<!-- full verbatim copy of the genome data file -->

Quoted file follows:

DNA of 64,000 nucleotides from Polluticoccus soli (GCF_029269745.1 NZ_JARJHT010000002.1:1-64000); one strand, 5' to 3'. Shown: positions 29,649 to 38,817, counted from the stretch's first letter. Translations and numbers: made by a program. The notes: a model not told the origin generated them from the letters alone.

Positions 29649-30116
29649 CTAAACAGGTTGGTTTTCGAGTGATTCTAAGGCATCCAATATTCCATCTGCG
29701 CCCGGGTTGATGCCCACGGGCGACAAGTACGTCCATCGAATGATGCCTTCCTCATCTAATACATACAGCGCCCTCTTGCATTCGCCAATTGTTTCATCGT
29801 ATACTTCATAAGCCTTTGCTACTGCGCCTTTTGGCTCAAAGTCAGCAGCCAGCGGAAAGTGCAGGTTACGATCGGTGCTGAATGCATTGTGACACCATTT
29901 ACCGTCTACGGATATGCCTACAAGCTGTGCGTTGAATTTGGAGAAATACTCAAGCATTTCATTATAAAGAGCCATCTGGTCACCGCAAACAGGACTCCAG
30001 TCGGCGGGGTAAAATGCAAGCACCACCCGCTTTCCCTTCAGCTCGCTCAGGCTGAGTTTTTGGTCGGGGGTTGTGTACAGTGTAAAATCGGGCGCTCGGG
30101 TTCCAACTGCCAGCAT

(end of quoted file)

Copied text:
DNA of 64,000 nucleotides from Polluticoccus soli (GCF_029269745.1 NZ_JARJHT010000002.1:1-64000); one strand, 5' to 3'. Shown: positions 29,649 to 38,817, counted from the stretch's first letter. Translations and numbers: made by a program. The notes: a model not told the origin generated them from the letters alone.

Positions 29649-30116
29649 CTAAACAGGTTGGTTTTCGAGTGATTCTAAGGCATCCAATATTCCATCTGCG
29701 CCCGGGTTGATGCCCACGGGCGACAAGTACGTCCATCGAATGATGCCTTCCTCATCTAATACATACAGCGCCCTCTTGCATTCGCCAATTGTTTCATCGT
29801 ATACTTCATAAGCCTTTGCTACTGCGCCTTTTGGCTCAAAGTCAGCAGCCAGCGGAAAGTGCAGGTTACGATCGGTGCTGAATGCATTGTGACACCATTT
29901 ACCGTCTACGGATATGCCTACAAGCTGTGCGTTGAATTTGGAGAAATACTCAAGCATTTCATTATAAAGAGCCATCTGGTCACCGCAAACAGGACTCCAG
30001 TCGGCGGGGTAAAATGCAAGCACCACCCGCTTTCCCTTCAGCTCGCTCAGGCTGAGTTTTTGGTCGGGGGTTGTGTACAGTGTAAAATCGGGCGCTCGGG
30101 TTCCAACTGCCAGCAT